Dealing with Downsizing

When downsizing must happen, the emotional toll is heavy on everyone in the company as well as everyone close to it. Layoff survivors, those who are left after a round of layoffs, are in a stressful situation. In fact, those who still have their jobs experience similar anxiety and decline in well-being to those who have been laid off, but that negativity is more persistent and prolonged.

This negativity occurs thanks to emotional contagion – which is the tendency for an emotion to spread. Of course, emotional contagion can be good during profitable times, but it is especially dangerous when there is cynicism throughout the organization. Imagine the impact on not only satisfaction and company culture but also on performance and collaboration!

To deal with the issue, the negative emotions that are being experienced must be addressed:

  • There is guilt. “How do I deserve to keep my job when hard-working Joe who has a family and has been here for fifteen years is gone?”
  • There is fear about the future. “That could have been me. And what will happen if we go through this situation next year as well? Is my job at stake too?”
  • There is burnout. The increase in workload demand on top of these other emotions just feeds the stress hormones even more.

That sounds pretty bad. But social support can help — there are things we can do for each other that will lessen the impact:

  • Moving quickly. The easiest way to cope with a transition is, quite frankly, to just make the change already. Take action swiftly, and don’t stay in the state of contemplation for a delayed period.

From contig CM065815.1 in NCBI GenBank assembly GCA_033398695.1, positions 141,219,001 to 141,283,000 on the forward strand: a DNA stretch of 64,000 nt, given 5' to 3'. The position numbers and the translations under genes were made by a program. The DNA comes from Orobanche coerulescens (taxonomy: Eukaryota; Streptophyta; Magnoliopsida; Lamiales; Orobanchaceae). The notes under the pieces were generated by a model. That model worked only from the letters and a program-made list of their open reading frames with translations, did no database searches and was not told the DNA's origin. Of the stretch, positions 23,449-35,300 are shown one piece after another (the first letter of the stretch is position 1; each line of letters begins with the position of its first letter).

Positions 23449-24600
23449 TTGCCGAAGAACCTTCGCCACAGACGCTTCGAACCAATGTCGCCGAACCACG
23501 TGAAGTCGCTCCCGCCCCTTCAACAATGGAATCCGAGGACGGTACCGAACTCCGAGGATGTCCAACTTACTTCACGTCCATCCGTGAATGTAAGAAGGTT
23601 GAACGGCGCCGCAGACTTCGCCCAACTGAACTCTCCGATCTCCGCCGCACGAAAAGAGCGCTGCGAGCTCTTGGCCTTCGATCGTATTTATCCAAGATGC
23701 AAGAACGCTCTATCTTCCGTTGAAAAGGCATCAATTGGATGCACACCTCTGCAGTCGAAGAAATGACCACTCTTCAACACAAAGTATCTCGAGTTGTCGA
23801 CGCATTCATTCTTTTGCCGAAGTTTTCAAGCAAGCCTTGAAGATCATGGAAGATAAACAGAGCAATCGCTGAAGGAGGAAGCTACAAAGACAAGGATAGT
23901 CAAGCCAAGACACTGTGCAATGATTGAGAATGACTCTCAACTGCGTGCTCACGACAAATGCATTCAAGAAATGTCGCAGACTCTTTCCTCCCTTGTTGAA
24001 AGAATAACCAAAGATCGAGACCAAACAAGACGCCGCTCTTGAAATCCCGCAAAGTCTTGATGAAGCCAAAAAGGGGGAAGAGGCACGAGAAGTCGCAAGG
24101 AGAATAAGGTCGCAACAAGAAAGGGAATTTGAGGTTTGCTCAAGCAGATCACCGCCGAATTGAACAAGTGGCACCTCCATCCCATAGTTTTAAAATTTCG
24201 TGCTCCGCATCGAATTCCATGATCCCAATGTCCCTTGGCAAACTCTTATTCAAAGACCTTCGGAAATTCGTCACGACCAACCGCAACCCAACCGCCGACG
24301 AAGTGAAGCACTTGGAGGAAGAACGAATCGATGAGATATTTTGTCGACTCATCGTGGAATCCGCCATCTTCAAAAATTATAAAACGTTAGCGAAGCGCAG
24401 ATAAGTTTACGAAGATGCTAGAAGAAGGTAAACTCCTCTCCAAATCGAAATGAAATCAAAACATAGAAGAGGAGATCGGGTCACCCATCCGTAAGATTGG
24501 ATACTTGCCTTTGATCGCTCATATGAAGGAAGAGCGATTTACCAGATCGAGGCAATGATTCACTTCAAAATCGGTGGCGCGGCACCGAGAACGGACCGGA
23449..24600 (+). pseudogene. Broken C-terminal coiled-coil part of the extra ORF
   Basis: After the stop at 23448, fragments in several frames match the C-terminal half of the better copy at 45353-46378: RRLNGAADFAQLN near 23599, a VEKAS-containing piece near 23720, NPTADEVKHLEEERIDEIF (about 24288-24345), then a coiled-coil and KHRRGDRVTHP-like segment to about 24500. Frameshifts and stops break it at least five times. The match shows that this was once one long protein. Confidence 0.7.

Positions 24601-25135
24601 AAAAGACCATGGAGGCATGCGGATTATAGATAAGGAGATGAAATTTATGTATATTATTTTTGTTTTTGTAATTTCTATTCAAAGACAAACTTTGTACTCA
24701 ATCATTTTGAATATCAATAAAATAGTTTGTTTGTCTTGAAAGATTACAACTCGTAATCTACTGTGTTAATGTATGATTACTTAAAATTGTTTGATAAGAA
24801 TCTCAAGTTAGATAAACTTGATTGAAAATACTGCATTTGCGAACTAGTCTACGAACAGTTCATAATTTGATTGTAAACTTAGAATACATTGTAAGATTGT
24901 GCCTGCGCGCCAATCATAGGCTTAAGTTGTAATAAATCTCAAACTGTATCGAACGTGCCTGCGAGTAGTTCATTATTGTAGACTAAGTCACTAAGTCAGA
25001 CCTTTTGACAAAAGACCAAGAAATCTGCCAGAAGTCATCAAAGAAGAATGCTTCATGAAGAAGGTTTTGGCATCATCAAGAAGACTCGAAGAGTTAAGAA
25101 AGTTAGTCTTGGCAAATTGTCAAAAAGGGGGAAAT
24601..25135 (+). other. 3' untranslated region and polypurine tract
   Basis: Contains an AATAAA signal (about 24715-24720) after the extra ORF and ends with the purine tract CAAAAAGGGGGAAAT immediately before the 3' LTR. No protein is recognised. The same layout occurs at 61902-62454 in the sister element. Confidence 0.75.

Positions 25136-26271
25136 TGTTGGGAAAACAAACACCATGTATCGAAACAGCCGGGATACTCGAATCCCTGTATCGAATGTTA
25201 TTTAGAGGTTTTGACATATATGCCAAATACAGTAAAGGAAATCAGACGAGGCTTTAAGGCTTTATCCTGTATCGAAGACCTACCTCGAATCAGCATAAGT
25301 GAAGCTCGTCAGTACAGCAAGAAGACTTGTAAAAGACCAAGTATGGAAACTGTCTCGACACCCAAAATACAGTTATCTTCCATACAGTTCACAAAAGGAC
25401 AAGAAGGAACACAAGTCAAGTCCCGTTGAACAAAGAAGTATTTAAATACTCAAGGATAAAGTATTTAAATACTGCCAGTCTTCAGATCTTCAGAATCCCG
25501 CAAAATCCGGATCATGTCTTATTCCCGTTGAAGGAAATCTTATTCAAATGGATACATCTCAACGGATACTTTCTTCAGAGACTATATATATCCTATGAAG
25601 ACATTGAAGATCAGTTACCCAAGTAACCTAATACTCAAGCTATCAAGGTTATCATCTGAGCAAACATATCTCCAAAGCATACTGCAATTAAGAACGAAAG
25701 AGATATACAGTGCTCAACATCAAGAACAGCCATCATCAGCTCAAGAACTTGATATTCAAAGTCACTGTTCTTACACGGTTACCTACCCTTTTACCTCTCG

• Perception of fairness. Explain the decision-making process that went on in determining who was let go. If it follows a logical path, it can be easier to deal with as it helps retains a sense of control and fairness.
  • Communication about career. A contributing stressor during downsizing is perceived job insecurity. Address this fear with an honest talk about career progression and positive things to come.

The options for coping with a difficult time include both negative and positive strategies. Things like positive thinking, direct action, and soliciting support are positive ways to cope with change. But it is also common to become disengaged, angry, and want to turn to a new job or to a new company to avoid the situation.

Clearly, positive coping strategies are better for everyone involved – the hurting individual as well as the hurting organization. What can you do to increase the likelihood that your team will cope well? What have you done that has helped someone cope with a difficult transition?

Eva Rykrsmith

Eva Rykrsmith is an organizational psychology practitioner. Her passion lies in bringing a psychology perspective to the business world, with the mission of creating a high-performance environment. Follow her @EvaRykr.

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  • http://seolixir.com wayne

    Its tough to be happy when you miss your friends who are not at work anymore. It can really break apart a cohesive unit.

    [Reply]

    Eva Rykr Reply:

    Definitely a tough situation Wayne. Not only does workflow get interrupted, but the climate of the work team can feel MUCH different … affecting job satisfaction and productivity.

    [Reply]